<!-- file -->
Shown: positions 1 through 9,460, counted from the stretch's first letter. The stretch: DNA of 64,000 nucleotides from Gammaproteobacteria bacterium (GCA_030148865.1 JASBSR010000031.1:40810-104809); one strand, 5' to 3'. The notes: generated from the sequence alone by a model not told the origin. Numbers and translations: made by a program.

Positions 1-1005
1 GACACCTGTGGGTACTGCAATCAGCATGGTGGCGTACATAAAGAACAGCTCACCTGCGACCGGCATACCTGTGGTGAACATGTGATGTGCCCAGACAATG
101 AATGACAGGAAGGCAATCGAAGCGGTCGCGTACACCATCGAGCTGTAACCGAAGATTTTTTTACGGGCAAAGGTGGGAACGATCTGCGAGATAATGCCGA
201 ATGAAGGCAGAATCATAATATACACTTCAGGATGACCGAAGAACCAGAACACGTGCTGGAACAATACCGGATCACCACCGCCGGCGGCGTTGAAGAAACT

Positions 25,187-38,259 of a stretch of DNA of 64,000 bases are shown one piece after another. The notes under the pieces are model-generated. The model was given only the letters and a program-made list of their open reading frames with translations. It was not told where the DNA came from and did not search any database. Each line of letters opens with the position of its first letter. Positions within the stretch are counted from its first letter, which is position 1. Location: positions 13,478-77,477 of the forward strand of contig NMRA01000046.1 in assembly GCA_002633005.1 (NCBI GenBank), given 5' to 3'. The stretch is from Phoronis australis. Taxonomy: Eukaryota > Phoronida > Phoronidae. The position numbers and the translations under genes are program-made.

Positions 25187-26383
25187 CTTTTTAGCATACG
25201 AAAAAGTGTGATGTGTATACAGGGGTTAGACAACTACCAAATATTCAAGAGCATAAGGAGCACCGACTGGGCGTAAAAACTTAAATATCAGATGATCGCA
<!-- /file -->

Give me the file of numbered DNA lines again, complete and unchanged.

Shown: positions 1 through 9,460, counted from the stretch's first letter. The stretch: DNA of 64,000 nucleotides from Gammaproteobacteria bacterium (GCA_030148865.1 JASBSR010000031.1:40810-104809); one strand, 5' to 3'. The notes: generated from the sequence alone by a model not told the origin. Numbers and translations: made by a program.

Positions 1-1005
1 GACACCTGTGGGTACTGCAATCAGCATGGTGGCGTACATAAAGAACAGCTCACCTGCGACCGGCATACCTGTGGTGAACATGTGATGTGCCCAGACAATG
101 AATGACAGGAAGGCAATCGAAGCGGTCGCGTACACCATCGAGCTGTAACCGAAGATTTTTTTACGGGCAAAGGTGGGAACGATCTGCGAGATAATGCCGA
201 ATGAAGGCAGAATCATAATATACACTTCAGGATGACCGAAGAACCAGAACACGTGCTGGAACAATACCGGATCACCACCGCCGGCGGCGTTGAAGAAACT

Positions 25,187-38,259 of a stretch of DNA of 64,000 bases are shown one piece after another. The notes under the pieces are model-generated. The model was given only the letters and a program-made list of their open reading frames with translations. It was not told where the DNA came from and did not search any database. Each line of letters opens with the position of its first letter. Positions within the stretch are counted from its first letter, which is position 1. Location: positions 13,478-77,477 of the forward strand of contig NMRA01000046.1 in assembly GCA_002633005.1 (NCBI GenBank), given 5' to 3'. The stretch is from Phoronis australis. Taxonomy: Eukaryota > Phoronida > Phoronidae. The position numbers and the translations under genes are program-made.

Positions 25187-26383
25187 CTTTTTAGCATACG
25201 AAAAAGTGTGATGTGTATACAGGGGTTAGACAACTACCAAATATTCAAGAGCATAAGGAGCACCGACTGGGCGTAAAAACTTAAATATCAGATGATCGCA